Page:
Data collection We conducted four focus groups, each of which included four to six participants, in a conference room housed in a clinical center. Immediately prior to each group, participants were asked to complete a seven-item questionnaire on demographic characteristics. Each focus group lasted approximately two hours and was facilitated by a lead moderator (JS). Audio recordings were transcribed verbatim. A gift card incentive of $100 per participant was provided. The protocol was approved by the Institutional Review Board of Harvard Pilgrim Health Care.The focus group interview protocol, which was developed by our multidisciplinary study team, included seven topic domains: (1) knowledge of how the HDHP worked; (2) strategies to reduce health care use; (3) other strategies to manage costs; (4) financial burden; (5) sense of control over health care use and costs; (6) health savings or other accounts; and (7) satisfaction with the HDHP.
Data analysis Qualitative methods were used to code and analyze the data from focus group transcripts. The seven topic domains guided the reviews of transcripts, however the approach was inductive in that salient themes regarding the domains became apparent—or emerged—only upon a complete and close reading of all the data. In the first phase of analysis, five investigators independently read the transcripts, adapting principles from “grounded theory” (known as an “open coding” process) to identify general level salient themes.Subsequently, a sub-group of three investigators examined the transcripts in greater detail to either flesh out or refine the initial salient themes and identify various sub-themes pertaining to the broader general themes. The three investigators first independently coded each of the four focus group transcripts and then met to discuss the themes and achieve consensus about them. Finally, these themes were reported back to the entire research team for further discussion, during which consensus was achieved.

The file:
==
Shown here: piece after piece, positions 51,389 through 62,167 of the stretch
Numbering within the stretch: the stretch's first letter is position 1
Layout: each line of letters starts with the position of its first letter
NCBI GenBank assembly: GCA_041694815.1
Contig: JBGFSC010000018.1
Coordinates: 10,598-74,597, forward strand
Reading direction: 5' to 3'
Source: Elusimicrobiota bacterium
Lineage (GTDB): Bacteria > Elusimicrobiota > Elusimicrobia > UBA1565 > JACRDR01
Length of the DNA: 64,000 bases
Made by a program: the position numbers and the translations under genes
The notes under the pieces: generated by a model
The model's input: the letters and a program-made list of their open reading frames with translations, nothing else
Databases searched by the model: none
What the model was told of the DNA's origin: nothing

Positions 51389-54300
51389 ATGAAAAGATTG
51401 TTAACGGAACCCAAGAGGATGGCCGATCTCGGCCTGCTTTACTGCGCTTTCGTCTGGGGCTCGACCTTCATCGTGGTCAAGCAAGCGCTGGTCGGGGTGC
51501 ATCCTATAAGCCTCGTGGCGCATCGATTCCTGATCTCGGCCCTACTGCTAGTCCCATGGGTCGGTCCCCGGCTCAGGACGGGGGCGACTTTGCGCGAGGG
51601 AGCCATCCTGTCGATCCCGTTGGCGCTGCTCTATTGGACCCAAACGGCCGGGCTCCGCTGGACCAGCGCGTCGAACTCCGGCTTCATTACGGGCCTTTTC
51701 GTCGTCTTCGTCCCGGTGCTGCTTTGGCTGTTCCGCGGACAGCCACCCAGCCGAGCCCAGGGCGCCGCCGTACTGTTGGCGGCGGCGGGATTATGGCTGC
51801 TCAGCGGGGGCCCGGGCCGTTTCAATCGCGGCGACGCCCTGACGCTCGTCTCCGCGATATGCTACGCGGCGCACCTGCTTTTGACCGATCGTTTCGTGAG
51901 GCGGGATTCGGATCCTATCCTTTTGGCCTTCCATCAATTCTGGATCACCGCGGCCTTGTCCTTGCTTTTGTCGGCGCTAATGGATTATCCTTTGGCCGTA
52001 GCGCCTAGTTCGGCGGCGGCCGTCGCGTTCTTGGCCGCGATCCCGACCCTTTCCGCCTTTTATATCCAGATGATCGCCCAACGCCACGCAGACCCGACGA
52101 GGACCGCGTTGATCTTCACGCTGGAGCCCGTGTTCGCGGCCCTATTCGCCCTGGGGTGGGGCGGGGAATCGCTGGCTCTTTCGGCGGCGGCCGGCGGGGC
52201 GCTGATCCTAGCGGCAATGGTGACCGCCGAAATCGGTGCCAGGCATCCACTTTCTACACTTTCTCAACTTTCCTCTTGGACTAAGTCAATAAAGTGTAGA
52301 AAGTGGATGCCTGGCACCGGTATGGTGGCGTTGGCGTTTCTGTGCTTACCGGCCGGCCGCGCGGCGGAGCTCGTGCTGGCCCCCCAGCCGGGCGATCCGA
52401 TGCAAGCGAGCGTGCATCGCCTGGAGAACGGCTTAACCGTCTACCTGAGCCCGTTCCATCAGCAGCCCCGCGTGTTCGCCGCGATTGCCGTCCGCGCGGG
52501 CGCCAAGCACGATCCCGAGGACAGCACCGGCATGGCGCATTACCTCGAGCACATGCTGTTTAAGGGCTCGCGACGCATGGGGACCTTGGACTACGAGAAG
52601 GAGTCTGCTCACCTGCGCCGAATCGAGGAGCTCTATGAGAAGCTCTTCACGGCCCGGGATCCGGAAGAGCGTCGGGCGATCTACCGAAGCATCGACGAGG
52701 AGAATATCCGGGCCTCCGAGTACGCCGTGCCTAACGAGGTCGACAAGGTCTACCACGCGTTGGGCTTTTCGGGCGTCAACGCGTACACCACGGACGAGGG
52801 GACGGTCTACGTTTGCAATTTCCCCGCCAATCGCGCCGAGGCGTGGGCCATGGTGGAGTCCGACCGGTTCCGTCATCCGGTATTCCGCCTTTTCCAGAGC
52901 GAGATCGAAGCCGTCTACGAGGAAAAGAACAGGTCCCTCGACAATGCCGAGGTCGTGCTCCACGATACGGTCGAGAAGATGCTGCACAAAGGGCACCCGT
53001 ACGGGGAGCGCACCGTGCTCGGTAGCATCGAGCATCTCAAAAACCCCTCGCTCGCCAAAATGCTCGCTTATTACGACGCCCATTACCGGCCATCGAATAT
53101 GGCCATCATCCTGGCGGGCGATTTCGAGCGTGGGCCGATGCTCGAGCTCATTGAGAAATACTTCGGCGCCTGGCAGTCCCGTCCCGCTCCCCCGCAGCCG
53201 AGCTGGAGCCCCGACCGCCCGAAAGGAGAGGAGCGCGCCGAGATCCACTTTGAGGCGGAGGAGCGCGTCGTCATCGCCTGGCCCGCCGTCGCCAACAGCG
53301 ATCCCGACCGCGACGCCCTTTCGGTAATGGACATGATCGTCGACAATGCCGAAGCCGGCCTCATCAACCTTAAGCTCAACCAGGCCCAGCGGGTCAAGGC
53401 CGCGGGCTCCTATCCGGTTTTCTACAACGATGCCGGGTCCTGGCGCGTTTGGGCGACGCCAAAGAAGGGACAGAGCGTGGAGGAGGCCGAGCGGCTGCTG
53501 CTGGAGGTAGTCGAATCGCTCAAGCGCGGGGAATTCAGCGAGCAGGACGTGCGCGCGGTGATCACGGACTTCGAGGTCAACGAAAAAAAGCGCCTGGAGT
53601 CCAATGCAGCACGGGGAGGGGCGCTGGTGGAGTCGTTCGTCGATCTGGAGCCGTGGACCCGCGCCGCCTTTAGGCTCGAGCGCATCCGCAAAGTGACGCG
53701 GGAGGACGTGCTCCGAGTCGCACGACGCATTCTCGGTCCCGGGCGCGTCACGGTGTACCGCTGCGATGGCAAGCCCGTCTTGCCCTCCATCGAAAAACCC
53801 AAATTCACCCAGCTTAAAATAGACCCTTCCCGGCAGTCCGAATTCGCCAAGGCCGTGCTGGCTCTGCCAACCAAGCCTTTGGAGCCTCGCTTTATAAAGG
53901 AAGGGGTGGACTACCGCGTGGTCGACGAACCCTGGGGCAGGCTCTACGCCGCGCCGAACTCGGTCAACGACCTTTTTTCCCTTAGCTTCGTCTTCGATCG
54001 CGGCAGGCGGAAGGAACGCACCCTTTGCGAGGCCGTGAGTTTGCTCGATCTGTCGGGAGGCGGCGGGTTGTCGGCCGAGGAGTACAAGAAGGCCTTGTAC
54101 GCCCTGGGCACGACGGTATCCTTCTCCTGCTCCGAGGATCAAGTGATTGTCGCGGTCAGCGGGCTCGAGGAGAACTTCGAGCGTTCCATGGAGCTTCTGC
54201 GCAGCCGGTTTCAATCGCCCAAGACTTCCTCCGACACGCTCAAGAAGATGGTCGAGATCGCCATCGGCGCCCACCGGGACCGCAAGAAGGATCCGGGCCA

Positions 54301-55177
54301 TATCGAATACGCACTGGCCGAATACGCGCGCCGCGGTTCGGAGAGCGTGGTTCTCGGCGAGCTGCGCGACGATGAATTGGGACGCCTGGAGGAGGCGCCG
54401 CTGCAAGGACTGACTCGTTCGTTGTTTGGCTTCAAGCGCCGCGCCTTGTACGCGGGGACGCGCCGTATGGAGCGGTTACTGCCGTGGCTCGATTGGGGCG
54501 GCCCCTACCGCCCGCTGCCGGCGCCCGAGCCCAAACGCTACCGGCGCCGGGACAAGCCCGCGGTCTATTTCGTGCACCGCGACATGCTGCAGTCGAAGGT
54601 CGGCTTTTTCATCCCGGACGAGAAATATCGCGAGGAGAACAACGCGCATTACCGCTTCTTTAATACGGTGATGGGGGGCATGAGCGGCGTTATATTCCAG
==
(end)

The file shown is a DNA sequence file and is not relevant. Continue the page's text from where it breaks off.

Study population The four focus groups each included four to six participants, for a total of 21 participants. Based on a brief survey, participants’ families had a mean of 4.1 persons, including 1.8 children. Four participants were Hispanic, one was black, one was Asian, one was black and white, and 14 were white. Seven had an educational level of some college or less and six had a household income of less than $60,000. Eight reported they had a health savings account or health reimbursement account that accompanied their HDHP. Based on computerized health plan data, 13 of the participants had been offered a choice of health plans during their last enrollment period.
Major themes Analysis of focus group transcripts suggested that participants' ideas clustered into four major themes (Fig. 1). The following sections provide specific, detailed examples of each of these themes.
Understandings of the purposes of HDHPs The focus group participants seemed to have a good general understanding of how their HDHP and their deductible worked. For example, they understood that they needed to pay out of pocket for at least some services until the deductible limit was met. A few had made a carefully calculated comparison between the expected annual cost of both an HDHP and a traditional health insurance plan, and concluded the HDHP would cost less even if they paid the entire deductible. One said,
You might say, why would we spend the first $3,000 [in deductible costs] when we had an HMO? Well, because we will pay $3,000 more for that HMO than we do for the [HDHP]... Basically the additional $3,000 I would have paid monthly just for my medical health insurance, I put it into an HSA and it actually goes a lot further because I'm not going to have these co-pays building up... I've saved even more money than I thought when I compared with what I would have paid for the HMO.
Seeking care without prior information on costs The awareness that their HDHP might require them to be at risk for certain costs did not always lead to participants' seeking more information about costs. In some cases, the urgency of the situation or a sense of fatalism that the services would be needed regardless of costs led participants to seek health care without prior knowledge of the financial consequences:
Even in our situation where we have to pay a lot more out of pocket now going to emergency rooms ... if we have an emergency, especially with one of our children, we don't think twice, we just go.
One participant mentioned a minor operation she had had. She expressed a sense that having the operation was inevitable, so costs were a secondary concern: